Exodus 14: 19-31; Psalm 114; Romans 14: 1-14; Matthew 18:21-35

Proper 19A/Ordinary 24A/Pentecost +14 September 14, 2014 Text week

14 September 2014 14th Sunday after Pentecost pdf

These sermon notes were prepared before the sermon was delivered and so do not transcribe the actual sermon word for word.

To explore more fully the insights within the Old Testament story of ‘the parting of the Red sea’ it is helpful to approach the narrative in the same way that we look with wonder and try and grasp meaning when we are awakened from sleep with some images from our dreams.

In that moment of awakening when the landscape of the dream is still there, albeit fading, we try and make sense of a seemingly nonsense world. And we can do the same with today’s first reading; in the twilight of awakening we grasp at whatever we remember in order to seek some sense and meaning from all that we experienced in the dream, or reading.

As a bible story, our first glimpse, or remembering is that this story has something do with life, the living word; the bible speaks to each and every life, a universal story from the dreamscape of eternity.

More specifically, the story is from the book of Exodus, a book that is all about the movement, the journey, into freedom; a journey that moves toward the dwelling place of God.

So already we can pause and wonder, and seek to make sense of what we have already remembered from the dream. What is the relevance of this, what can this dream, this story being telling me?

Maybe life itself is a dream of freedom, maybe our lives are the movement of Exodus; for surely if we only experience life as a span of existence between birth and death then we live no more nor less than a cabbage lives.

Psalm 32:9 during evening prayer this week says: “9 Do not be like a horse or a mule, without understanding”

Does the dream we have in the first reading give us an encounter with life’s truest journey?

Let’s explore further the details from the dream that we can remember.

The central image we recall is most likely the parting of the sea; and dreams do seem to have a way of providing striking images to us in order to engage our sense of wonder and to take us beyond the confines of our rational thought.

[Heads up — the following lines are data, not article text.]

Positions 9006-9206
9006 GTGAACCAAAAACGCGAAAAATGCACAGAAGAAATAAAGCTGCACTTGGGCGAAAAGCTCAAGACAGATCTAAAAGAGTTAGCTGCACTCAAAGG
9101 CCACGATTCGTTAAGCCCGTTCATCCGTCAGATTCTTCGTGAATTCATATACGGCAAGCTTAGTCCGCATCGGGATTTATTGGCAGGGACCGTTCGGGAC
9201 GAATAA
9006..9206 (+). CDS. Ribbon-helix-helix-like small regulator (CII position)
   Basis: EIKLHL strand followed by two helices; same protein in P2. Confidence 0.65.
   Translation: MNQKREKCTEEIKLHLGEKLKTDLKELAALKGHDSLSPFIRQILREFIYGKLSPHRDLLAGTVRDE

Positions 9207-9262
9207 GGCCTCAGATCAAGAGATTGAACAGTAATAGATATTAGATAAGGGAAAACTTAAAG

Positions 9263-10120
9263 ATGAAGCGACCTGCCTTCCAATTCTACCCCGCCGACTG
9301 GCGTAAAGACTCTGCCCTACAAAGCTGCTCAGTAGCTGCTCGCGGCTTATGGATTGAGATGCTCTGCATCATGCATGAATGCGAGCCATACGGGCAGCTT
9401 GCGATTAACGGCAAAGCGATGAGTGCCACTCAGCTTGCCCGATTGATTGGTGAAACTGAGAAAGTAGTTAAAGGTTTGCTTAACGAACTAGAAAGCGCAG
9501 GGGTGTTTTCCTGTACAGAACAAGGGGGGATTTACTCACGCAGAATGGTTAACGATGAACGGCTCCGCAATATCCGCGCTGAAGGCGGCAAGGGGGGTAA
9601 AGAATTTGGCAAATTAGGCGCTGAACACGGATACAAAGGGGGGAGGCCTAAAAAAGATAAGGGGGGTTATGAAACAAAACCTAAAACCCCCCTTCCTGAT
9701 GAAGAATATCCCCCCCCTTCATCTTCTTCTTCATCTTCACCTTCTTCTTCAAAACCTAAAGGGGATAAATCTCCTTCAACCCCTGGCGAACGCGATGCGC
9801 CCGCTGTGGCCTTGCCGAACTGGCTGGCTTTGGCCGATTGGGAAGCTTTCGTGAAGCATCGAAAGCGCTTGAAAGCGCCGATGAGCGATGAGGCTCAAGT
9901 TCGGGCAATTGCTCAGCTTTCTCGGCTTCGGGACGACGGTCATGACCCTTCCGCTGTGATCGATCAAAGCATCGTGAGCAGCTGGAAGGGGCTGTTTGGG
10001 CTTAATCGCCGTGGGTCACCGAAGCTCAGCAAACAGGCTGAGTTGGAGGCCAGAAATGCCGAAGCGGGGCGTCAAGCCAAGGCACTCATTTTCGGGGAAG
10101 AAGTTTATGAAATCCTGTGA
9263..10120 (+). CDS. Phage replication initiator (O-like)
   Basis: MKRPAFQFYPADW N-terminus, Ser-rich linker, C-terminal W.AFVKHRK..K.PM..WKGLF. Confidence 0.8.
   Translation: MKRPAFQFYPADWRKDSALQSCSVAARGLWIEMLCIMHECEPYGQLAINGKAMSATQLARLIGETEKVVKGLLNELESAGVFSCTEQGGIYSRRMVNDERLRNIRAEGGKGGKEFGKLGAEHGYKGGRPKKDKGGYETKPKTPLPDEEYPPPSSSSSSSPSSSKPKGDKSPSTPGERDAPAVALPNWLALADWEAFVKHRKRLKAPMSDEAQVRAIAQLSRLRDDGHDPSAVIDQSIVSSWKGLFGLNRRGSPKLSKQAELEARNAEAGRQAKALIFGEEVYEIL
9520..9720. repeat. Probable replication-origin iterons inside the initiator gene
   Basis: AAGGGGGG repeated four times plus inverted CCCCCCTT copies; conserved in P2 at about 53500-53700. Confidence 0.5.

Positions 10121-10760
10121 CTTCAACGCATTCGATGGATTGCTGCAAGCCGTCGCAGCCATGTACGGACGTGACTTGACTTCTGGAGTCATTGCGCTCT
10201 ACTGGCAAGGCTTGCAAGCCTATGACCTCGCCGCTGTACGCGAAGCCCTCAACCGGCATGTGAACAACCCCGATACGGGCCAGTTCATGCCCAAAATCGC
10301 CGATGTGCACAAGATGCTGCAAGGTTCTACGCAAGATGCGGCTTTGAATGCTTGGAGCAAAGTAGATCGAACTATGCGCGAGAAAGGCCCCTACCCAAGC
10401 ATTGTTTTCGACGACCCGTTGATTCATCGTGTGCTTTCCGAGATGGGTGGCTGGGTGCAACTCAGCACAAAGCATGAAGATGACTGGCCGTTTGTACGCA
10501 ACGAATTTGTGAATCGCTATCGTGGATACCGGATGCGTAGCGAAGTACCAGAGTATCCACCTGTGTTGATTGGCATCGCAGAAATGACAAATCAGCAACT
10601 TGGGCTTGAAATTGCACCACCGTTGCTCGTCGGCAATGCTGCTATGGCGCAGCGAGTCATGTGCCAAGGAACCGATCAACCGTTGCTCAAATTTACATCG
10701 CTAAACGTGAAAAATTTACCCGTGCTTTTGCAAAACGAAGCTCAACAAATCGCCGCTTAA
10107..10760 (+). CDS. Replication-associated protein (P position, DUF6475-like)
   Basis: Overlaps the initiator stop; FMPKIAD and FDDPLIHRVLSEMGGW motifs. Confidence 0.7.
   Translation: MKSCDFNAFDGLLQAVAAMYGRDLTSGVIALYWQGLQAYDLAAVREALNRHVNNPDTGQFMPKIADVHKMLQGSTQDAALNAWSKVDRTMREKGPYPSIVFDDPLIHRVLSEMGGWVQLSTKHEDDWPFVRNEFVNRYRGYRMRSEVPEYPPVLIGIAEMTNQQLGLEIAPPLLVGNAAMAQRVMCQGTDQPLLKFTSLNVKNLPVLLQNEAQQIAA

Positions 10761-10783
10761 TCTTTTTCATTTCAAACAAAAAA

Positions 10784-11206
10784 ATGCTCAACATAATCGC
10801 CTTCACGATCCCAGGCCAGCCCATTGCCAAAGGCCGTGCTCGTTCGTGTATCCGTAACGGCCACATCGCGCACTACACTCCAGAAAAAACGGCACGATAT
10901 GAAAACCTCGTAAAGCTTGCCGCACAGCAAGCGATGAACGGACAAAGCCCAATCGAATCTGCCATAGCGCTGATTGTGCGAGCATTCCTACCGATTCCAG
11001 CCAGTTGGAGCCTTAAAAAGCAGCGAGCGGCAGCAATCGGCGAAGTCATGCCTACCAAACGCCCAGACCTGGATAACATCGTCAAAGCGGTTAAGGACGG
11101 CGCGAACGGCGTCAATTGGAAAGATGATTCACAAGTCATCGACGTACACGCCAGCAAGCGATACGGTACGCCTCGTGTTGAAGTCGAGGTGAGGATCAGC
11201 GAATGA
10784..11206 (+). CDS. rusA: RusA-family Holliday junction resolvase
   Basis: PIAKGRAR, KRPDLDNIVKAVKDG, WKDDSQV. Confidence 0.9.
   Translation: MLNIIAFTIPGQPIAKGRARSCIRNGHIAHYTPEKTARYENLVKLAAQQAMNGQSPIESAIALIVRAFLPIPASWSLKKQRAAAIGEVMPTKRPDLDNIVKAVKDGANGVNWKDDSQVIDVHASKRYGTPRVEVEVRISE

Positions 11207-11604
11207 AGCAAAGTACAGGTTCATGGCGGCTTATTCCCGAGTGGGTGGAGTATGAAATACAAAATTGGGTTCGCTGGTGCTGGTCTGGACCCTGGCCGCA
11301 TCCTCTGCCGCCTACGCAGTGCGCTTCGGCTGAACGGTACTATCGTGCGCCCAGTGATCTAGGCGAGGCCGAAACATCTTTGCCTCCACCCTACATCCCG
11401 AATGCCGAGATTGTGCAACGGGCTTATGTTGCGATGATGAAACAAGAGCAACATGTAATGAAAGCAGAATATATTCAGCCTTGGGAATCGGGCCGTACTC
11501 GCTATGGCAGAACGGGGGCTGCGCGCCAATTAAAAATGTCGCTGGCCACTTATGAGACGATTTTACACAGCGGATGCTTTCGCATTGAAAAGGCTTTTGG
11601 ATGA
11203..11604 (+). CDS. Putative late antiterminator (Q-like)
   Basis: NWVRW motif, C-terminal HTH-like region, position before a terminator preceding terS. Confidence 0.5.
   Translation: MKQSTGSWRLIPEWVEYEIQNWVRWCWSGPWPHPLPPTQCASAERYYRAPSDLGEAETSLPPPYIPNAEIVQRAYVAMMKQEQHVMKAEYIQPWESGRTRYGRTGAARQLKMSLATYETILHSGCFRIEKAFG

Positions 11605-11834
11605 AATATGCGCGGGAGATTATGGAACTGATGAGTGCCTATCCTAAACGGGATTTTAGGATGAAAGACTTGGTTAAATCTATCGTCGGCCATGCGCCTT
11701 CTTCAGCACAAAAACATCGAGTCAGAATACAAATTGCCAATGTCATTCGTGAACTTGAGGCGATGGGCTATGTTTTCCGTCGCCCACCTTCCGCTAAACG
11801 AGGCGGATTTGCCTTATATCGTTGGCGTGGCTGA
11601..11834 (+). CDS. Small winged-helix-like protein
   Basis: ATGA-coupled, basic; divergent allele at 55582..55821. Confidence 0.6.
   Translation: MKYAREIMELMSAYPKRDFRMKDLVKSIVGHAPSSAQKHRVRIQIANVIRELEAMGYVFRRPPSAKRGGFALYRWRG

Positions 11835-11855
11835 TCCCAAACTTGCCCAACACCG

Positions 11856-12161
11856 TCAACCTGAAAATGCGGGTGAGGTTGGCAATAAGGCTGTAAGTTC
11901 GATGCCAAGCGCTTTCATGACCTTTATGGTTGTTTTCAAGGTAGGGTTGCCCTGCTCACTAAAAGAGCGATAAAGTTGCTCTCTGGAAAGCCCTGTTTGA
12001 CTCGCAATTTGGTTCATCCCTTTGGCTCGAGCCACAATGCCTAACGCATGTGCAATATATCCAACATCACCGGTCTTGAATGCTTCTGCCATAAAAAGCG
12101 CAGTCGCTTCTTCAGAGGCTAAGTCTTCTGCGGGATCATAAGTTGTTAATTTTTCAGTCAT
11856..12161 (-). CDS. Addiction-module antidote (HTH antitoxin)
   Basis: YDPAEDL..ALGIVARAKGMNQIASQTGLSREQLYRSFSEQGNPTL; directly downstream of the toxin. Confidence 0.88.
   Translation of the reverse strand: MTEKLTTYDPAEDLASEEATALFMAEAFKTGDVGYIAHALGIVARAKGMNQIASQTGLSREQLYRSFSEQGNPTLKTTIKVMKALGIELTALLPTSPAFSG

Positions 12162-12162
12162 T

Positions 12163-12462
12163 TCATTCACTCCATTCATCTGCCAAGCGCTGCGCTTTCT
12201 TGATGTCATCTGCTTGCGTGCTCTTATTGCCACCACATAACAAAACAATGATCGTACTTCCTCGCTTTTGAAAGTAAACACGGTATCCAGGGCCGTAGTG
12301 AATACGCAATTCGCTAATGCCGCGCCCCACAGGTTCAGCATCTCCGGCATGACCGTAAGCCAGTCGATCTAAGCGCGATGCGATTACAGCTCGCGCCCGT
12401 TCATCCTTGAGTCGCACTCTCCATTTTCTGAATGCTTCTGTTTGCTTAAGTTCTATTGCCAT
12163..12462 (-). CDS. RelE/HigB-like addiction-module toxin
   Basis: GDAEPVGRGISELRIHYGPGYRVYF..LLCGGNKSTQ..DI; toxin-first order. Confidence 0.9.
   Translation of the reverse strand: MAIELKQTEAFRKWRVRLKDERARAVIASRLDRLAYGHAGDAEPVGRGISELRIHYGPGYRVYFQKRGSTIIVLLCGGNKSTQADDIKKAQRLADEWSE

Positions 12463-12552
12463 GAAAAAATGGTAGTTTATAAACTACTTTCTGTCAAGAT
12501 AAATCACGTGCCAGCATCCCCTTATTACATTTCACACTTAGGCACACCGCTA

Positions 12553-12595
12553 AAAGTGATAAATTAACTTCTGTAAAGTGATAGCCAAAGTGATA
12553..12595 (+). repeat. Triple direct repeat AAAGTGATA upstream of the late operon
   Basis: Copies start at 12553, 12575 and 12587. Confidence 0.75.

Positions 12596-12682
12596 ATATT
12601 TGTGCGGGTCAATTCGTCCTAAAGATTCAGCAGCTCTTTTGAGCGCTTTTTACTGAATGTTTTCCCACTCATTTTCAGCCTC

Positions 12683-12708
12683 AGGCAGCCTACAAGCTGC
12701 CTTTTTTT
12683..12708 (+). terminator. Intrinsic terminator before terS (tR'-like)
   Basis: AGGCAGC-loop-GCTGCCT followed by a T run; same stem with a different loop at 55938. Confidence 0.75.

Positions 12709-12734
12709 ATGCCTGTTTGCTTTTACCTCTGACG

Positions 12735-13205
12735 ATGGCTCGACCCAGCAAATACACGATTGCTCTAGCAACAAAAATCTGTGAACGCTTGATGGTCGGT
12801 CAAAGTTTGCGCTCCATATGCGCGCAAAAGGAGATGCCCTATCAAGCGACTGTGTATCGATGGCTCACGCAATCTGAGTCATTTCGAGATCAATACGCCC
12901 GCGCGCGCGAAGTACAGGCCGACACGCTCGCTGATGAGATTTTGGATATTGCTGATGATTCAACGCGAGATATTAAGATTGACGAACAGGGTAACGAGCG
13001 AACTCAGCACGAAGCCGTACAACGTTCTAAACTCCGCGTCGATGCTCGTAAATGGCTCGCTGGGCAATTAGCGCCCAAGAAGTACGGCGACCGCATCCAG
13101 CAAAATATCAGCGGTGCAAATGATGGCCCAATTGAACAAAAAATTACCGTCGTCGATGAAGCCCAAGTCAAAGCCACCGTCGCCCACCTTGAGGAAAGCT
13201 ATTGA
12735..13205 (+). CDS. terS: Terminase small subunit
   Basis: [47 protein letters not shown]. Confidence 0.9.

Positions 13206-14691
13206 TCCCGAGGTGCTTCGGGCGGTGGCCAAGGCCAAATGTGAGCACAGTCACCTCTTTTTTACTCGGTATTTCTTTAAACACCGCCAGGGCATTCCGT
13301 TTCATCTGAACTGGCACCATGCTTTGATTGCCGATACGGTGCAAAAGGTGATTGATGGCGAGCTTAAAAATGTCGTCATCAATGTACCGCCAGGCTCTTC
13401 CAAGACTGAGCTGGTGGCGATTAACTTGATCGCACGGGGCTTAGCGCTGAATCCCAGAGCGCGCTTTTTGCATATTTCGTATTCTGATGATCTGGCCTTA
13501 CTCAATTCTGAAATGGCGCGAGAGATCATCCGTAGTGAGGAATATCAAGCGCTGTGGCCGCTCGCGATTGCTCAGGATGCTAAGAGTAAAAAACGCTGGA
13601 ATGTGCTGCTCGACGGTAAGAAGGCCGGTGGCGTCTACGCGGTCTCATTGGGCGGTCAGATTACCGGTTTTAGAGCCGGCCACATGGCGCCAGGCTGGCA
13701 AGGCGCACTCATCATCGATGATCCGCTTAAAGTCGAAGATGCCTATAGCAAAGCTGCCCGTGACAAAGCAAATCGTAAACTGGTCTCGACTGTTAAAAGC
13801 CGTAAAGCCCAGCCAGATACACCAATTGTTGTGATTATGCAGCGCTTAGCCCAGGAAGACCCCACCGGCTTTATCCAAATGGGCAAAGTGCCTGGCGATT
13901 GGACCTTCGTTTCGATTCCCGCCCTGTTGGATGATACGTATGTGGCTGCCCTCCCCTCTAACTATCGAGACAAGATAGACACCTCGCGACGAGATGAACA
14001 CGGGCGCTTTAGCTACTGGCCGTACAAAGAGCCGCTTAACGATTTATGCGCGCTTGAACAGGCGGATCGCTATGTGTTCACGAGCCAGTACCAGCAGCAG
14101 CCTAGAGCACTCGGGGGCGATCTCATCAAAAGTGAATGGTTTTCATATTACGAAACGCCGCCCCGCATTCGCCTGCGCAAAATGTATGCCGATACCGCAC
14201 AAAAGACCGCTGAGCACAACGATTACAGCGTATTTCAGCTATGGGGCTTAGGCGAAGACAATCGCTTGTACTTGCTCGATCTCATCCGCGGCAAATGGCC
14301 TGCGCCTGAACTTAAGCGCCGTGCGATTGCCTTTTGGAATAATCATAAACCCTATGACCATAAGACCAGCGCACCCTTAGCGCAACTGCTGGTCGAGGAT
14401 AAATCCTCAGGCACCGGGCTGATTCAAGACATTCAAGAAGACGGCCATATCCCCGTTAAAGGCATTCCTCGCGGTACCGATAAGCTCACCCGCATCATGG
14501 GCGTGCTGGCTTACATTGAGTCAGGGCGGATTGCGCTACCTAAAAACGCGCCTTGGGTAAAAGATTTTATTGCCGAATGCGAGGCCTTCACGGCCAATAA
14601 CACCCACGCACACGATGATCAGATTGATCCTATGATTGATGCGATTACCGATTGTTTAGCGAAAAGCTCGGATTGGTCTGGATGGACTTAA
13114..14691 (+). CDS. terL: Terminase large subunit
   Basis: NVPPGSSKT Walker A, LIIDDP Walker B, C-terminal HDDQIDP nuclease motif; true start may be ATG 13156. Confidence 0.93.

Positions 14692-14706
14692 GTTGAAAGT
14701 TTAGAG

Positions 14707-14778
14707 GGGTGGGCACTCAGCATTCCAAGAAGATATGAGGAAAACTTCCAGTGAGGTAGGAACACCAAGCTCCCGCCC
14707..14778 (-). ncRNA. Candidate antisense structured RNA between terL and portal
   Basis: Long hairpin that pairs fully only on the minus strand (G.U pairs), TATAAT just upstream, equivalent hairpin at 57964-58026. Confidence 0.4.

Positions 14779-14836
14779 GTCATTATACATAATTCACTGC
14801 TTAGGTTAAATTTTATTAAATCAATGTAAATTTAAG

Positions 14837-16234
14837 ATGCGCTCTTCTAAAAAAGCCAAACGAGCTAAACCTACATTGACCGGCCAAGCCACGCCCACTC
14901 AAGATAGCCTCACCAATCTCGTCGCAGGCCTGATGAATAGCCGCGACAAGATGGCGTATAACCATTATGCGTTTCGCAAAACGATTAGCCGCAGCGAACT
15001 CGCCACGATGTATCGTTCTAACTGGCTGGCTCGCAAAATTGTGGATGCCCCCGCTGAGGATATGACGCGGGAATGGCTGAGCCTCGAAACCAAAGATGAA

This image might also remind us of a previous dream, the dream of creation in Genesis. In the Genesis creation story, creation, life, is itself drawn out from the waters of chaos as they are divided and separated to provide for dry land and the emergence of life. Is the Exodus story somehow linked to the same process, is the act of creation and the movement toward freedom, the journey back to the place of God all of the same order?

Is the dream of Exodus, like the dream of Genesis awakening us to a life orientation that is so much more than all we encounter in our daily lives?

As we look further into the details of the dream we discover the players who enact the dream, Moses, the army of Israel and the Egyptian army.

It is the hand of Moses that separates the waters; and even before that dramatic actions there is another separation; “The angel of God who was going before the Israelite army moved and went behind them; …It came between the army of Egypt and the army of Israel. And so the cloud was there with the darkness, and it lit up the night”

The angel of God separates the two armies, the two mighty forces as a cloud a place of unseeing.

Do we know these dreamscape aspects in our daily lives are they just beyond our surface of our living, are aspects of our truest reality?

A part of us is the faith filled army of Israel that follows the Divine hand that separates the seas of chaos to offer a path forward.
A part of us chooses the journey forward seeking and striving for a return to the dwelling place of God.

And a part of us is the determined army of Egypt wanting to hold on to all that it has; afraid of losing what it already owns, determined to maintain the status-quo of enslavement.

If we stand in the dreams landscape on the banks of the Red sea we will see in the detail, beyond the sand filled shoreline of the sea, an even green landscape that takes the eye away from the sea, a field of cabbages stretching out for miles in every direction.

But we bring our attention back to the dream’s movement, and consider Moses; if we can identify ourselves with the armies of Israel and Egypt can we also identify Moses within ourselves?

A movement of his hand “drove the sea back by a strong east wind all night, and turned the sea into dry land; and the waters were divided.”

What movement does this identify for us, what creative activity of ours opens the chaos before us and makes clear a pathway to freedom?
The dream of Exodus is a life-dream, and it only holds insight for us if we can find ourselves in a similar landscape.

A primitive understanding of life sees death as an endpoint, and as a point of entry into another ‘life’, the hereafter. What we find in the dream of Exodus is an entry point into life’s eternal fullness that is on a continuum with today, and entry into eternity that is beyond the enslavement of death.

Again, we must look at the dream, we do not die on one shore of the sea and find ourselves resurrected on the other shore. In the Exodus dream of life we find our way to God’s dwelling place with intention, by the movement of our hand, by a separation of chaos, and choosing an orientation aligned to one of life’s mighty forces.

If we are waiting for death as a changing of the order of life we are but cabbages on the shores of the Red Sea.

If we seek life, we too must set our faces toward Jerusalem, lift our hands to separate the sea and discover that life that is not bounded by death.

For to this end Christ died and lived again, so that he might be Lord of both the dead and the living.

Peter Humphris